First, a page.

Tuesday, September 28, 2010

Rain Man

While my wife was out for a run yesterday morning, it started to rain. I was concerned that she would return frustrated and dispirited. When she got back to the house, she informed me that I had no reason to worry. She informed me that she had found the rain refreshing. Friends often ask me how I have the will to run in the rain. Truth is, I find it much harder to run in the heat than in the rain. I still recall the first time I ran in the rain and how good it felt afterwards.

This week, however rain has another effect on me. We are in the midst of Succos (or Succot or the Festival of Booths). During this time, Jews leave their homes and dwell in Succas (temporary huts). This helps remind us that this world, with its physicality, is temporary, and thus, should not be the main focus of our existence.That is the goal at least. Although I have slept in a succa in the past, I find it hard to do so these days for various reasons. Practically, it works out that the main activity done in a succa is eating. During the first few days, when the family eats together, it is quite enjoyable. By midweek, the excitement starts to fade, for me at least. I find myself less than enthused about schlepping all my food outside. Which brings me back to the rain. If it is raining, one is exempt from the succa. I would love to be on the level where I would be disappointed to lose out on a chance to fulfill one of G-d's commandments, particularly one give on the holiday that is supposed to generate happiness. I am not. I welcome the chance to eat in my usual surroundings.

The rabbis of the Talmud saw rain at this time as a bad thing, a form of divine rejection. Thus, rain is not mentioned in prayers until the end of the the holiday. Furthermore, they waited two weeks after that to start asking for rain, to give the travellers to Jerusalem time to return to their homes in comfort. The day that prayer begins is the day that my firstborn son was born 14 years ago. Thus, despite my inability to fully appreciate the need for rain, this prayer has a fond association to me.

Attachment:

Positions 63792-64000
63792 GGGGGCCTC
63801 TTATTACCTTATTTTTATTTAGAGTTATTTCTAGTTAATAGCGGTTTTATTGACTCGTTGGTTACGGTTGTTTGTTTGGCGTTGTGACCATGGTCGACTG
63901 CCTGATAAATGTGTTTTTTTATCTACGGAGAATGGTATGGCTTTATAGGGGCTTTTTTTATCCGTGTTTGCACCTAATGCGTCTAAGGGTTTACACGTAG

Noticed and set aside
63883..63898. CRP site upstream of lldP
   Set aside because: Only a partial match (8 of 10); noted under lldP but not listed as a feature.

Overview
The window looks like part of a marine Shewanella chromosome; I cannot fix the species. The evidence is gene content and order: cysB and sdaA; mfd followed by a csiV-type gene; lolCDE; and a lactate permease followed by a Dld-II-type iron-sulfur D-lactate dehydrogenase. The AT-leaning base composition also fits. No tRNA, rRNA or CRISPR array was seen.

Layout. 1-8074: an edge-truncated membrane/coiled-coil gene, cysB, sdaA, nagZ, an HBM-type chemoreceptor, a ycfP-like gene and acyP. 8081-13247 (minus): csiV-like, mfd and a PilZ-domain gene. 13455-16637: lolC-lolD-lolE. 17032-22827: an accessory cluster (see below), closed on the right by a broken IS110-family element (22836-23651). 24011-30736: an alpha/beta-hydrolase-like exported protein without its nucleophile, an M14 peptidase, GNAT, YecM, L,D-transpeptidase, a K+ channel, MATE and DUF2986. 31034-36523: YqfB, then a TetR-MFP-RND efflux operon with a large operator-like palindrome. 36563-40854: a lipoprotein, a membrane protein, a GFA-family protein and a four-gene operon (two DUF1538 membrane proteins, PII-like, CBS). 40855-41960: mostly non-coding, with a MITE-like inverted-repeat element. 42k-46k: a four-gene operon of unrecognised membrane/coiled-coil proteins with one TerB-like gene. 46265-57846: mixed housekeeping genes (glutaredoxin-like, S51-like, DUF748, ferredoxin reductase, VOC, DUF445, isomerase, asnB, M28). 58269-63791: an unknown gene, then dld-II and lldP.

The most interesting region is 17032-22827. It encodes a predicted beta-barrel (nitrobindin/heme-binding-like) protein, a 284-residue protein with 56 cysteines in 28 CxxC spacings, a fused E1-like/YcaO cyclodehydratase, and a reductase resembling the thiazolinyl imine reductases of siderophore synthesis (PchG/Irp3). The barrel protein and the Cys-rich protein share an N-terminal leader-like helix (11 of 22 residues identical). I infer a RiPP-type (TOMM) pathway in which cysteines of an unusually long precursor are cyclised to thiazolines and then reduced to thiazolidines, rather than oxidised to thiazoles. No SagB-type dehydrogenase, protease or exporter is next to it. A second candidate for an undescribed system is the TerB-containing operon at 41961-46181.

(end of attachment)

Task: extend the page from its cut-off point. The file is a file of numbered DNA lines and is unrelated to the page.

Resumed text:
May this be a year where G-d literally and figuratively rains blessing down upon us in clear and obvious ways.

1 comment:

  1. I liked this. I was with a mentor/friend for the first days and noticed a cultural/spiritual difference between us. For him Sukkos meant being in the Sukka as much as possible. On Saturday night after the Shabbat ended I was on the computer drinking a glass of water. There was a bit of a clash - you don't have to drink water in nthe Sukkah and I wanted to just sit at the computer. My friend had a hard time getting a Jew not drinking and sitting and living in the Sukkah on Sukkot.

    This post brought to mind this piece:


    Wishing you well with running, teaching, grieving, living, and and and.